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Early childhood development: Royal College position statement

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Royal College of Physicians and Surgeons of Canada
Publication Date: 
12 Nov 2014

Summary of Recommendations:

1. The federal government, in collaboration with the provinces and territories, implement an early child development system with supports for families including but not limited to supports during pregnancy; early childhood learning opportunities; and high quality, universal, accessible and developmentally appropriate child care, including for Indigenouschildren living both on and off reserve.

2. The federal government commit to increasing funding for early childhood development to 1% of GDP to bring Canada in line with other OECD countries.

3. Evidence based home visiting programs such as the Nurse Family Partnership be made available to all vulnerable families in Canada.

4. Governments support the expansion of community resources for parents and caregivers which provide parenting programs and family supports, creating a system where all families have access.

5. Governments increase public awareness and support to optimize health and reduce potential  emediable risk factors for pregnancy and before conception.

6. Governments increase accessible prenatal care, educational programs and parental supports.

7. The federal government work with provinces and territories to implement a pan-anadianpoverty reduction strategy, including the eradication of child poverty, with clear accountability and measurable targets.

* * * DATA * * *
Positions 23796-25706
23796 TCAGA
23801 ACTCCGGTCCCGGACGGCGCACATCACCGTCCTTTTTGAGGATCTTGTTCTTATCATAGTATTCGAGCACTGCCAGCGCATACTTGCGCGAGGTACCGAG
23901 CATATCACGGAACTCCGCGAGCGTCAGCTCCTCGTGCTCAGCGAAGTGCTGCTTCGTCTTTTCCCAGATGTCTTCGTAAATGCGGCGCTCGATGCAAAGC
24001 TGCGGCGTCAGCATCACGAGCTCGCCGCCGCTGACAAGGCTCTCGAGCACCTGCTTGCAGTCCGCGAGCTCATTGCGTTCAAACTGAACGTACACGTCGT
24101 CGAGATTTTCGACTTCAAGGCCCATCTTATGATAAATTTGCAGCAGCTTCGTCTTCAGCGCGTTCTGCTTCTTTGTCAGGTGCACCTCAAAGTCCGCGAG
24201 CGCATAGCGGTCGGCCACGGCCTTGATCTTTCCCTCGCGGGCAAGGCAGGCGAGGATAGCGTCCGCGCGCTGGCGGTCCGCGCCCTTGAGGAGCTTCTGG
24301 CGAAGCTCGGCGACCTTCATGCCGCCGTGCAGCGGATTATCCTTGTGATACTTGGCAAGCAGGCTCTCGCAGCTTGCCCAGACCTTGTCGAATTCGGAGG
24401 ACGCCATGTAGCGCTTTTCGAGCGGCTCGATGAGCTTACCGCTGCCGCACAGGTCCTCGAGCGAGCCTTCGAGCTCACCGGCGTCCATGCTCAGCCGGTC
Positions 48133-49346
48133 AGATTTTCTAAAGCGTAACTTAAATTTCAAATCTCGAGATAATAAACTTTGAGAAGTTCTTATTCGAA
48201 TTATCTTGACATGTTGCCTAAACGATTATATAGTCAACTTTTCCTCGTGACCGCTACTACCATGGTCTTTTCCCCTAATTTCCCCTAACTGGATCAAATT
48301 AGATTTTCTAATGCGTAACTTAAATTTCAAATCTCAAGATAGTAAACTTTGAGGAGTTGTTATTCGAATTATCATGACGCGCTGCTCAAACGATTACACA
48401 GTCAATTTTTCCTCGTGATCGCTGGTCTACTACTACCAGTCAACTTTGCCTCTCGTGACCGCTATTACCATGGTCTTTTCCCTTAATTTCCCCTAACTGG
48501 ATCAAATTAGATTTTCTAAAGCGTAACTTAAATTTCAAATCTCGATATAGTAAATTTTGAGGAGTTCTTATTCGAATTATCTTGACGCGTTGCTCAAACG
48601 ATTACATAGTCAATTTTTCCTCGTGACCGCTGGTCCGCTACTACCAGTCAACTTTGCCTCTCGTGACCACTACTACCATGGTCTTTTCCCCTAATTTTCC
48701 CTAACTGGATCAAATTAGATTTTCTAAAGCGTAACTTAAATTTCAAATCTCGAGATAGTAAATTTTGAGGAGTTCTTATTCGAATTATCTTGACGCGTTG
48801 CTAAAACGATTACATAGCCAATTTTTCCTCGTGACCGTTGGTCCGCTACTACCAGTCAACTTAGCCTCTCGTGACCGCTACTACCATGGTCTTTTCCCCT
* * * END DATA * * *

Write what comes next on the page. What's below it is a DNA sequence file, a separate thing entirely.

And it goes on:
8. The federal government work with the provinces and territories to create a robust collection, monitoring and reporting system on early childhood to ensure proper monitoring of development and effectiveness of interventions including:

  • the identification of data gaps related to disadvantaged populations and Indigenous children including Metis
  • ongoing implementation of the Early Development Instrument (EDI) in all jurisdictions
  • a similar tool for 18 months and middle childhood

9.Curriculum on early brain, biological development and early learning be incorporated, including education on:

  • the developmental origins of adult health and disease and
  • the impact of the determinants of health specific to Indigenous children such as colonization and racism, into all Canadian medical schools and residency programs.

10. Continuing medical education on early brain, biological development and early learning be available to all care providers, particularly but not limited to those in primary care.

11. All provinces and territories implement an enhanced 18-month well-baby visit strategy with appropriate compensation, access to tools, adequate electronic medical records and resource
pathways to community supports.

12. Physicians and other primary care providers integrate the enhanced 18-month visit into their regular clinical practice.

13. Comprehensive resources be developed for primary-care providers to identify community supports and services to facilitate referral for expecting parents, parents, and children.

14. Physicians be educated about the evidence base for the impact of early family literacy and the importance of discussing and recommending literacy promotion in routine clinical encounters with children of all ages.

15. National and Provincial/Territorial Medical Associations work with governments and the non-profit sector to explore the development of a clinically based child literacy program for Canada working in collaboration with community literacy efforts